A lot of people believe they have found the secret place under the keyboard or anywhere around the desk, which is very unacceptable considered the fact that if observed enough, they would reveal their believed to be secret place, get distracted and have their accounting data leaked out. Even so, a large number of people keep certain accounting data on papers, PDAs, etc., so a possible strategy until they remember their accounting data and get rid of the note they keep with them all the time would be the following; have at lest 6/7 different and fake passwords around the real one, you might even cross a couple of them, even the actual one. This would be very beneficial keeping in mind that hopefully two/three false logins will lock the account, and in case your note gets exposed, it would be still a matter of luck for the attacker to use the right one. Although this method provides no guarantees, and is not recommended at all, it is a very short solution to remember your password and get rid of your note right away!

How to choose a secure password

Choosing secure passwords consists of knowing what their insecurities are, how passwords are cracked and what’s behind the “at least 8 characters long, consisting of lower and capital letters, special characters and a number” requirement. Basically, the shorter the password, the more opportunities for observing, guessing and cracking it. A password cracker would try to guess all the possible combinations of letters, numbers and characters until he/she finds the right one. Given the number of letters in the alphabet and the amount of numbers (0/9), the second, namely a numbers’ based password, will give the attacker less opportunities to crack. Another commonly used technique is the use of a dictionary file against the encrypted passwords database, so that the weakest and most obvious passwords in terms of words listed in a dictionary will get exposed; this is why a longer password consisting of letters, numbers and characters would make it a little bit time consuming for an attacker attempting to crack the stolen passwords file. Whenever you create a password, consider the following:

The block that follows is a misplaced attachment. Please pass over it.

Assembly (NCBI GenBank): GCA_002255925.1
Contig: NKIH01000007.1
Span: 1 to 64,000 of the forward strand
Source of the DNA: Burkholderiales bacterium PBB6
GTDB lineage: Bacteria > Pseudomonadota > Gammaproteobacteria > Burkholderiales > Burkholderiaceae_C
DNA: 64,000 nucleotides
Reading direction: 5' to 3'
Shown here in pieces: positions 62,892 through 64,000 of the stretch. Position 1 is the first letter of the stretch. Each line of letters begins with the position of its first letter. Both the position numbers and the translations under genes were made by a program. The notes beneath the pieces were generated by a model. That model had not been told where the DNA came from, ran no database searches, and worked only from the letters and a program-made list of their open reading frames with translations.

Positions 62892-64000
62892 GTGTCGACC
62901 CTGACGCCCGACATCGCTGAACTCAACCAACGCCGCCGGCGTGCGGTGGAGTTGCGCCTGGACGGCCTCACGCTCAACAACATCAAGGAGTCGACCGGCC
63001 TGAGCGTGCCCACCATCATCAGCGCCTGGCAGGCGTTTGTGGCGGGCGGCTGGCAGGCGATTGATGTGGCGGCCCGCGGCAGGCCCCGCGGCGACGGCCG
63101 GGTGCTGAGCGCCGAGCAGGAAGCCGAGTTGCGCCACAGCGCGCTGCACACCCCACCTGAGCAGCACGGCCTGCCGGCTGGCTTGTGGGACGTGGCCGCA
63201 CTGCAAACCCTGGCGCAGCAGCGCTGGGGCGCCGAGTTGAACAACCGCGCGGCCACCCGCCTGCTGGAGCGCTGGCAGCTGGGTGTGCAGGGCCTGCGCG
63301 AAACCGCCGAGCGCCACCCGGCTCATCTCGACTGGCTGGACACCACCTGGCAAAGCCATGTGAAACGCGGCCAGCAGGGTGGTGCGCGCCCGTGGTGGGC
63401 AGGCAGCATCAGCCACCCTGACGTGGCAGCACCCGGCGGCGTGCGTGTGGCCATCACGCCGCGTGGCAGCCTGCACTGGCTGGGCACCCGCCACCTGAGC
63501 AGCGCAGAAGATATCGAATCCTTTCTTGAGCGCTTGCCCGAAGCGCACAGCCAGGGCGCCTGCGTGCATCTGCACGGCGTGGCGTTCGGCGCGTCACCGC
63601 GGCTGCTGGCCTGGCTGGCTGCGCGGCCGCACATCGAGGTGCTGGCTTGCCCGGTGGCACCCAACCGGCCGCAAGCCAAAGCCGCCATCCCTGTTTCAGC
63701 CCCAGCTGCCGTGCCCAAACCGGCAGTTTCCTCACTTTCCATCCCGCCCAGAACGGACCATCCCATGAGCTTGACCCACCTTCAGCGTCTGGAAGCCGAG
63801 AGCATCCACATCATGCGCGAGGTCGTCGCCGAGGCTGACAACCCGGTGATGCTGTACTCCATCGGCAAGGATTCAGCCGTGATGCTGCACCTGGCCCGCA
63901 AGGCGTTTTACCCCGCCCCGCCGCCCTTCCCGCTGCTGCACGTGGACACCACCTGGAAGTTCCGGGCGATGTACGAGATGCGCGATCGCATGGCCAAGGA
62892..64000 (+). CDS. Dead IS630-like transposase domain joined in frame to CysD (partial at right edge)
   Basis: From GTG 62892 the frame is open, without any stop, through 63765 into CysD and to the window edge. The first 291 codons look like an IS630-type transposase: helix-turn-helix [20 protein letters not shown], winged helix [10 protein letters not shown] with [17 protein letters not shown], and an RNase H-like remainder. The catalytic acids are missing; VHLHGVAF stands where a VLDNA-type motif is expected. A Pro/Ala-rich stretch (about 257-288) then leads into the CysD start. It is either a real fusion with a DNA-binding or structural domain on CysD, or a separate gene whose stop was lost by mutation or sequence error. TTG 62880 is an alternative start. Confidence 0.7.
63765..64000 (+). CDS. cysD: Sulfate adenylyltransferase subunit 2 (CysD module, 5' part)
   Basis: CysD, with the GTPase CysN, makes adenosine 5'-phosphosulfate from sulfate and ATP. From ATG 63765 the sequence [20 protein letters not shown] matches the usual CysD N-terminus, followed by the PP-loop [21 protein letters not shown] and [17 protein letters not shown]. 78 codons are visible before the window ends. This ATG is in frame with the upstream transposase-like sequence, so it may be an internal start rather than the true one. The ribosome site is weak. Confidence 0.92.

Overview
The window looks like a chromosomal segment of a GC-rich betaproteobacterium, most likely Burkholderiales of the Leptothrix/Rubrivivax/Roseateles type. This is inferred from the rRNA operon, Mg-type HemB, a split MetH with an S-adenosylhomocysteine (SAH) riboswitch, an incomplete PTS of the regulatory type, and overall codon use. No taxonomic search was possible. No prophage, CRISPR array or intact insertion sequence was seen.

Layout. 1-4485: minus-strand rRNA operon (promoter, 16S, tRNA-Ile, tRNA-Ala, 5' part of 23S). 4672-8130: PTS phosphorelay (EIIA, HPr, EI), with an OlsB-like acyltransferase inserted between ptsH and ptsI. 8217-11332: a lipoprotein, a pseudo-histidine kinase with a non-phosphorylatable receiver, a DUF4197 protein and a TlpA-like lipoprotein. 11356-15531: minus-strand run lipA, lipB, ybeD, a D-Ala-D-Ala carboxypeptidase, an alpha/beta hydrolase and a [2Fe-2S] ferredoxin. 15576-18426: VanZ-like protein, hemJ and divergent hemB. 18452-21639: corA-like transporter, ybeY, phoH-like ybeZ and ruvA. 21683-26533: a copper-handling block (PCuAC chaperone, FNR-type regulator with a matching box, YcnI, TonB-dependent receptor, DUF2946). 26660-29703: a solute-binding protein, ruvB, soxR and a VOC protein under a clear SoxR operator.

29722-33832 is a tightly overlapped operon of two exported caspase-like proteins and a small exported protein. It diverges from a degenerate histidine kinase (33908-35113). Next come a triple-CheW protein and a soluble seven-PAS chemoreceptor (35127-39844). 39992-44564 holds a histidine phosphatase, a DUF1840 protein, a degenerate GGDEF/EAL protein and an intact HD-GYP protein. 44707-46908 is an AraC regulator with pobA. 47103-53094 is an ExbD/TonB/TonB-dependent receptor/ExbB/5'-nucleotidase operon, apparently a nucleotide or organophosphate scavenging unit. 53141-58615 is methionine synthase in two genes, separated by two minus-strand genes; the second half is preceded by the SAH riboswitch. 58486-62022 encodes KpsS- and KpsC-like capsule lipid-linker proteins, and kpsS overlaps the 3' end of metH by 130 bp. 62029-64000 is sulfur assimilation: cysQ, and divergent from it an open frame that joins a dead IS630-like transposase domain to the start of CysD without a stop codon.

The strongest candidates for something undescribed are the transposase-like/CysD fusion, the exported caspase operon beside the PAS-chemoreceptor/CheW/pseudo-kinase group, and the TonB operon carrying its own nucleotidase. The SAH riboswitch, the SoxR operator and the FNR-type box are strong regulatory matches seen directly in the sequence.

– make it at least 7 characters long, combination between small and capital letters, at least one number and special character like !@#$%^*()_+
– do not simply use a dictionary word or a logical sequence of characters like aaa555ccc, 1234567890 etc.
– try not to use a password you have already used on another system, ignore have the same password on all assets you have access to at any cost

A combination of the following strong, yet easy to remember passwords techniques you may use are:

– choose a dictionary word like success, then reverse it sseccus
– add numbers in front or at the end of it 146sseccus or sseccus953
– consider adding at least one special character like !@#$%^&*()_+ anywhere
– the use of at least one capital letter would increase the crackable possibilities even more
– replace certain characters with numbers that you associate with them, security
would be s3cur1ty where e stands for 3 and i stands for 1
– separate each letter with a number, security would be s1c3u2r4i6t5y

How to remember passwords

Remembering several passwords for different assets is a huge problem for the majority of users. That’s why they either ignore remembering, thus writing them down, or create weak, but easy to remember passwords. Whereas, remembering passwords might not be such a difficult task if the majority of users stop thinking of them as a combination of bulk characters, but as a way to identify themselves the way the do when taking money from a cash machine. In this case, it’s all their company’s and personal data they should try to protect.